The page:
Marlowe, ChristopherEarly life and education
Born in the same year as Shakespeare, Christopher Marlowe led a life that is both mysterious and controversial. Though his exact date of birth is unknown, it was common practice to have infants baptised within days of their birth. As his baptism was on the 26th February 1564, it is generally agreed that he would have been born at some time in the week before.
Though his father was a shoemaker, Marlowe was able to attend The King’s School in Canterbury before earning a Bachelor of Arts degree from Cambridge University. However, it is during his master’s degree in 1587 that the first signs of Marlowe’s secret life began to come to light. The university was at first very reluctant to award Marlowe his degree because of information suggesting he was to go to the English College in Rheims. At this time the college was a popular place for Catholics to gain priesthood, which, under the rule of the Protestant Queen Elizabeth I, was viewed as an act of treason and could be punishable by death.
This early controversy in Marlowe’s life, though, was resolved by a letter from the Privy Council, who were advisors to Queen Elizabeth I, explaining that Christopher Marlowe was acting in unspecified service to the Queen. This is the first indication of the playwright’s secret identity as a spy, and explains why so little is known about Marlowe’s life.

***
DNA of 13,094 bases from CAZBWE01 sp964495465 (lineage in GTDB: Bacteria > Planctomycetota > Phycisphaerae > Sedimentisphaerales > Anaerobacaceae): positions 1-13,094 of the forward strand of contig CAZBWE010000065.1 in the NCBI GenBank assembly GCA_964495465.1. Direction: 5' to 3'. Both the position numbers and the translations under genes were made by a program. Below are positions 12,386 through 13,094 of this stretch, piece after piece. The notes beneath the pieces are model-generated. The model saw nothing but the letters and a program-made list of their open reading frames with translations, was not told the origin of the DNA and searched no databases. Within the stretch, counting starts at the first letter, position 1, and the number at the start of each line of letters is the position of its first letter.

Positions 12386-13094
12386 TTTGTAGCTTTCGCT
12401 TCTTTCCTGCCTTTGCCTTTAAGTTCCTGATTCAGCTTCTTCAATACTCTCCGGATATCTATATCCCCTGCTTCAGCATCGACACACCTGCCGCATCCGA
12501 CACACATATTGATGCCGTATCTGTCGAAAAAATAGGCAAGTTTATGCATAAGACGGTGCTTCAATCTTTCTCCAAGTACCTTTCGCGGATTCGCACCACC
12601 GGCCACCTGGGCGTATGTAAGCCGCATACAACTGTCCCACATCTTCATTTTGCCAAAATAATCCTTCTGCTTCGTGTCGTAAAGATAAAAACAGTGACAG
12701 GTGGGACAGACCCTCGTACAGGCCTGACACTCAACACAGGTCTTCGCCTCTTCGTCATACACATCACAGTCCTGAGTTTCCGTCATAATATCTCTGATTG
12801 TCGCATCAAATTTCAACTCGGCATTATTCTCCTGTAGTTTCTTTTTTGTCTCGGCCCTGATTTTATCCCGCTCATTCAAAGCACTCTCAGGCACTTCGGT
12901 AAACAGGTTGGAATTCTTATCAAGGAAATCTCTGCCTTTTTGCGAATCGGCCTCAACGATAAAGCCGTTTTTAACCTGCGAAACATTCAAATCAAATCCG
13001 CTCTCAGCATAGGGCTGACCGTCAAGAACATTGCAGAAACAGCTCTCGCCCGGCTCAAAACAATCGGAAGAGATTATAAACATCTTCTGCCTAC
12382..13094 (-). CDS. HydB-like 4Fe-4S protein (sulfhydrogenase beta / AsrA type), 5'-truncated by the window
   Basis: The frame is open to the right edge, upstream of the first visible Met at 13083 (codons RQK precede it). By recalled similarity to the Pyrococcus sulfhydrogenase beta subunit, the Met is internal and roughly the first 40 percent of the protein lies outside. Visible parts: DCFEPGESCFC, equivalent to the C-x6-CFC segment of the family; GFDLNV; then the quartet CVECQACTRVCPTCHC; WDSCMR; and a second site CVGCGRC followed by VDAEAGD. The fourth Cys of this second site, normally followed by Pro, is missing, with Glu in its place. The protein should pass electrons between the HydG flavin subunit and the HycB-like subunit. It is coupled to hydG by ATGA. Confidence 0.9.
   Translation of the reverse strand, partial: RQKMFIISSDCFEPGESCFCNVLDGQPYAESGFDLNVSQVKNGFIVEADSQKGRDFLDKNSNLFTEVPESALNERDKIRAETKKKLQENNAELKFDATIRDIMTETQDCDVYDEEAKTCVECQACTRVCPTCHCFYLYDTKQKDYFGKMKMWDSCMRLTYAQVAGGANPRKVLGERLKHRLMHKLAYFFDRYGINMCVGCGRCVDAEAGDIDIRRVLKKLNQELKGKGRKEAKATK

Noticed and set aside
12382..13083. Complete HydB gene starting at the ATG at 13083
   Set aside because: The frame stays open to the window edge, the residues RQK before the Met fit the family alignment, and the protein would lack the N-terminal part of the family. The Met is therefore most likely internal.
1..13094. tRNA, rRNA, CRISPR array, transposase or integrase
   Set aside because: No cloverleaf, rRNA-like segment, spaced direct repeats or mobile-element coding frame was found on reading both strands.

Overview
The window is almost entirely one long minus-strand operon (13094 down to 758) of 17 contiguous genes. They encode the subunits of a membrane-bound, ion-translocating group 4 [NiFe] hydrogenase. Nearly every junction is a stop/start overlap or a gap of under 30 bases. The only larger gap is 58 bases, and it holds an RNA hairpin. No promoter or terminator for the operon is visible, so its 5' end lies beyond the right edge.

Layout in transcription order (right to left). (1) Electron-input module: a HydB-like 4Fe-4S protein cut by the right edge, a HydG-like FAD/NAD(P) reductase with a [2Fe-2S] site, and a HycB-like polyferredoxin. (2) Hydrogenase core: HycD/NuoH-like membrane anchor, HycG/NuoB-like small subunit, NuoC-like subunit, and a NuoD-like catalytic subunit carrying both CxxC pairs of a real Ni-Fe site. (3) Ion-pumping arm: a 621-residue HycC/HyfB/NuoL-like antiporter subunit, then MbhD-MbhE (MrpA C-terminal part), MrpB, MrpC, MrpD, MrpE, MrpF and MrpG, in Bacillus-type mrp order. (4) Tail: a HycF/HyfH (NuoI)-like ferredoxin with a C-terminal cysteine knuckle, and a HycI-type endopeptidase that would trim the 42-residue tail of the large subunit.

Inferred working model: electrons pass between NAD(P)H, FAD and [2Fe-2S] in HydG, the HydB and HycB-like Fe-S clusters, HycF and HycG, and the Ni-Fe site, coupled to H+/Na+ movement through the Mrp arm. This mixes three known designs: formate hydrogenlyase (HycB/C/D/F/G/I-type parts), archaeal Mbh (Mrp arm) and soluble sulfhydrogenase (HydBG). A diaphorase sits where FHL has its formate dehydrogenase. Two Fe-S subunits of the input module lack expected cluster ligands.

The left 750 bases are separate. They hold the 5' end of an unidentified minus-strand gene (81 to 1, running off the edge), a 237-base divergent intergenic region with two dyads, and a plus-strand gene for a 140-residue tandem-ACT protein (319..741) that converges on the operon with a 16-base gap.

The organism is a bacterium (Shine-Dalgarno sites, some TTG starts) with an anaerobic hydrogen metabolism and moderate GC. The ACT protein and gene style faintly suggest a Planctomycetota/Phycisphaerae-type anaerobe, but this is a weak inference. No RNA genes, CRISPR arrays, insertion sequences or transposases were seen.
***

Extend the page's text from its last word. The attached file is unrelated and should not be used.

After finally obtaining his Master of Arts degree, Marlowe is assumed to have become increasingly involved in secret intelligence services. After being present during a fight which ended in a murder in 1589, he was imprisoned for two weeks in Newgate prison for manslaughter, to be later released on bail.
Though his first play, Tamburlaine was produced in 1587 to a great reception which inspired a few other releases, Doctor Faustus, produced only after his death, received the most fame. His early plays, however, led to a growing amount of anxiety surrounding Marlowe’s religious beliefs, this time about him being an atheist. As a result of this, a warrant for his arrest was issued by the Queen’s Privy Council, and within two weeks he was found dead in a bar. The details surrounding his presumed murder are unclear, but it is generally understood that he was fatally stabbed in the head during a bar fight.
There are several different speculative theories on Marlowe’s death, as many of the records have been lost or damaged, or are simply inconsistent. Some academics believe that Marlowe faked his death to escape prosecution for a murder he had committed. It is known he was on bail, and was with friends who were minor spies, who some believe killed Marlowe, while others argue they helped him escape his punishment. One of the most profound theories is that Marlowe continued writing under the new pen name William Shakespeare, and there are links which could indicate it may be true, such as their similar use of blank verse, and the similarities in themes addressed. However, until Marlowe’s true character is unearthed, such ideas cannot be proven, and thus, despite their intriguing ideas, theories surrounding Marlowe’s death should only be entertained cautiously.